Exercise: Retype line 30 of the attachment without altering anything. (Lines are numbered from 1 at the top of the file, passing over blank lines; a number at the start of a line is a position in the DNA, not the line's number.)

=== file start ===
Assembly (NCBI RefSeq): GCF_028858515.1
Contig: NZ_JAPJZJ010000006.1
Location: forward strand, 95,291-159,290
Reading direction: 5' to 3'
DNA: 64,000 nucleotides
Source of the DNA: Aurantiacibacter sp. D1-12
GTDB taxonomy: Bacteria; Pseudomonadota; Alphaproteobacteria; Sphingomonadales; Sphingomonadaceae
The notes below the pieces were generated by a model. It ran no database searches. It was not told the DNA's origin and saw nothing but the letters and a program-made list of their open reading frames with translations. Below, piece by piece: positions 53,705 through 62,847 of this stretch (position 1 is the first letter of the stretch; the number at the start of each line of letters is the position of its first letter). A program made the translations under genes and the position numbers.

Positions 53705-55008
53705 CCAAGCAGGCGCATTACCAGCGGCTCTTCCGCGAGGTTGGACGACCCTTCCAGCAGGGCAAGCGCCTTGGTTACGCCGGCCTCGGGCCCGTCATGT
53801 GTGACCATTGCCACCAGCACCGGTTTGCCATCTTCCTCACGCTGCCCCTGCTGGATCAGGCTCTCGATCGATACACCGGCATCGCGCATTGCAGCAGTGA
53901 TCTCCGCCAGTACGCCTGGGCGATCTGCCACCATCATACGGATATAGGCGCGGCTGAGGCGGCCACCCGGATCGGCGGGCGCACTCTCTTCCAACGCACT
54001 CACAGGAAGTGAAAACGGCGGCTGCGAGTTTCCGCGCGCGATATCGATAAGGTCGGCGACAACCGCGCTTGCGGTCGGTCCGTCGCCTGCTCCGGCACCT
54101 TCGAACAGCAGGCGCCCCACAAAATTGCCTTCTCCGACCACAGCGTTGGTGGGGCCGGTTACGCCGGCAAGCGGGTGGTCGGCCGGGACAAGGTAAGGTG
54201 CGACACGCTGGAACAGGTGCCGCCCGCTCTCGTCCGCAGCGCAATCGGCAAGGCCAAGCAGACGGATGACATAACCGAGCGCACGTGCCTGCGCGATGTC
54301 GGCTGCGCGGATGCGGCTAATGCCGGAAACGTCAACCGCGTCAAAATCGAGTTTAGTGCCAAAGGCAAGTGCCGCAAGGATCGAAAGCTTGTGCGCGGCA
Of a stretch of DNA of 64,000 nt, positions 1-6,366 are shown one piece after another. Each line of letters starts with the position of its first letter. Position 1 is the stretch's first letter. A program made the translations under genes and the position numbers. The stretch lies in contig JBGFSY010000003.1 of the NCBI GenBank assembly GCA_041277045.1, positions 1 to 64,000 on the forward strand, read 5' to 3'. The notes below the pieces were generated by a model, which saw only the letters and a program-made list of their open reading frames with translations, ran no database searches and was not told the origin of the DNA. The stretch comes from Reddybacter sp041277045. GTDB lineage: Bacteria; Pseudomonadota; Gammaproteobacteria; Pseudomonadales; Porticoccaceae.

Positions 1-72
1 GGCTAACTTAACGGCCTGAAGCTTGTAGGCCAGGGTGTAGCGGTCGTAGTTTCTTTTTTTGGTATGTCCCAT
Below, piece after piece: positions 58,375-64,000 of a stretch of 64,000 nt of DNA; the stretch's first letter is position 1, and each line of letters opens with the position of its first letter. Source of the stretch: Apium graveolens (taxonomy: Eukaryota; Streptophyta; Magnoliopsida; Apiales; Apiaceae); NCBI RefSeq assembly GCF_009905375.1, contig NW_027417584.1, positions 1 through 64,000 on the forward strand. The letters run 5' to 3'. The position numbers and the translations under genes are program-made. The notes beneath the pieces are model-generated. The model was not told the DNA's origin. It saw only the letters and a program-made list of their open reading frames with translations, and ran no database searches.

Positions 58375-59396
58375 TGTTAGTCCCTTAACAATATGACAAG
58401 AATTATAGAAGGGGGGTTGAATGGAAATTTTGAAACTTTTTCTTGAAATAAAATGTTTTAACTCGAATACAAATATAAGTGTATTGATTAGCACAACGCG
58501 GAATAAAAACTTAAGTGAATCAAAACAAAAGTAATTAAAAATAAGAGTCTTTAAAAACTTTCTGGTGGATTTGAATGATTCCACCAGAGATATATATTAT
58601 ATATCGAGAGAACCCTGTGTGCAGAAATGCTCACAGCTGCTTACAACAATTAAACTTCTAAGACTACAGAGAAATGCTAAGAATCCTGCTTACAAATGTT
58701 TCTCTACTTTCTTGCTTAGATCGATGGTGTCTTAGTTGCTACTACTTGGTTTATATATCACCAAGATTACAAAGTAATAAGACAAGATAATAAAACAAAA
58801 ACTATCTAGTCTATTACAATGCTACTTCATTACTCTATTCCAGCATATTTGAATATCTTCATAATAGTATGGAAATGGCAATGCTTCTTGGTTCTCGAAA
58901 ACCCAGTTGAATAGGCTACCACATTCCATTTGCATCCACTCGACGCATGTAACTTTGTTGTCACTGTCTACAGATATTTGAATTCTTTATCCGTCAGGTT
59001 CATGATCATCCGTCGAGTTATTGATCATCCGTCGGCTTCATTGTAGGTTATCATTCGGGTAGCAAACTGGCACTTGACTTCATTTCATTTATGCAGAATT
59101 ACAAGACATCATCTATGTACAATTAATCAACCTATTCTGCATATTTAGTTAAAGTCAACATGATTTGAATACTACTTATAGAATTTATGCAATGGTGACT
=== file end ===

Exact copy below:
59101 ACAAGACATCATCTATGTACAATTAATCAACCTATTCTGCATATTTAGTTAAAGTCAACATGATTTGAATACTACTTATAGAATTTATGCAATGGTGACT